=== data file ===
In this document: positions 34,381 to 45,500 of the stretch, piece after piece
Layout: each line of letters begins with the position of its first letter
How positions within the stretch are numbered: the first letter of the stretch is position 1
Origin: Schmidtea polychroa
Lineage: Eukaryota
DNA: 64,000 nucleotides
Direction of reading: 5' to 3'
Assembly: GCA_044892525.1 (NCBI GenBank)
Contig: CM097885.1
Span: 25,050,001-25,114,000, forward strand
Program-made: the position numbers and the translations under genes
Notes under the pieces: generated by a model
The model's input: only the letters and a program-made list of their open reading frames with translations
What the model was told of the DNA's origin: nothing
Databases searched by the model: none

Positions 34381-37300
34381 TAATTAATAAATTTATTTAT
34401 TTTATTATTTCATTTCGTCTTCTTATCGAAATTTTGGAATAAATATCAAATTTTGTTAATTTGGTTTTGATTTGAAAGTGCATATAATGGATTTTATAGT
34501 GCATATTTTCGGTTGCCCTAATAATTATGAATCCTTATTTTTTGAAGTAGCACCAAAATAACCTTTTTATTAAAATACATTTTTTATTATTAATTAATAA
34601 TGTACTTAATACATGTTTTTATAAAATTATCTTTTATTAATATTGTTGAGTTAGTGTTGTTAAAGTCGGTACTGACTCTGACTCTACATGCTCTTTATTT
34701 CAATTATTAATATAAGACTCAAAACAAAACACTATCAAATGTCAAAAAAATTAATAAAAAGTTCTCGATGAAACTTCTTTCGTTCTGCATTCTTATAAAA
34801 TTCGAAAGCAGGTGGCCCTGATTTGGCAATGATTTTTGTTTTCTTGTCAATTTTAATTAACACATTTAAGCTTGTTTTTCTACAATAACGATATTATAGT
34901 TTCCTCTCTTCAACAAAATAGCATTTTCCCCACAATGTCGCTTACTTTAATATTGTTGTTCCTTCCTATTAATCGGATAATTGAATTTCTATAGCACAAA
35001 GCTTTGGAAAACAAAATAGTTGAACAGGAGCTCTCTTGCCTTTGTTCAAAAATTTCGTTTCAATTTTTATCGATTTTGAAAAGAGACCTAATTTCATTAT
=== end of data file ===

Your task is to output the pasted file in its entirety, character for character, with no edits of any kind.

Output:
In this document: positions 34,381 to 45,500 of the stretch, piece after piece
Layout: each line of letters begins with the position of its first letter
How positions within the stretch are numbered: the first letter of the stretch is position 1
Origin: Schmidtea polychroa
Lineage: Eukaryota
DNA: 64,000 nucleotides
Direction of reading: 5' to 3'
Assembly: GCA_044892525.1 (NCBI GenBank)
Contig: CM097885.1
Span: 25,050,001-25,114,000, forward strand
Program-made: the position numbers and the translations under genes
Notes under the pieces: generated by a model
The model's input: only the letters and a program-made list of their open reading frames with translations
What the model was told of the DNA's origin: nothing
Databases searched by the model: none

Positions 34381-37300
34381 TAATTAATAAATTTATTTAT
34401 TTTATTATTTCATTTCGTCTTCTTATCGAAATTTTGGAATAAATATCAAATTTTGTTAATTTGGTTTTGATTTGAAAGTGCATATAATGGATTTTATAGT
34501 GCATATTTTCGGTTGCCCTAATAATTATGAATCCTTATTTTTTGAAGTAGCACCAAAATAACCTTTTTATTAAAATACATTTTTTATTATTAATTAATAA
34601 TGTACTTAATACATGTTTTTATAAAATTATCTTTTATTAATATTGTTGAGTTAGTGTTGTTAAAGTCGGTACTGACTCTGACTCTACATGCTCTTTATTT
34701 CAATTATTAATATAAGACTCAAAACAAAACACTATCAAATGTCAAAAAAATTAATAAAAAGTTCTCGATGAAACTTCTTTCGTTCTGCATTCTTATAAAA
34801 TTCGAAAGCAGGTGGCCCTGATTTGGCAATGATTTTTGTTTTCTTGTCAATTTTAATTAACACATTTAAGCTTGTTTTTCTACAATAACGATATTATAGT
34901 TTCCTCTCTTCAACAAAATAGCATTTTCCCCACAATGTCGCTTACTTTAATATTGTTGTTCCTTCCTATTAATCGGATAATTGAATTTCTATAGCACAAA
35001 GCTTTGGAAAACAAAATAGTTGAACAGGAGCTCTCTTGCCTTTGTTCAAAAATTTCGTTTCAATTTTTATCGATTTTGAAAAGAGACCTAATTTCATTAT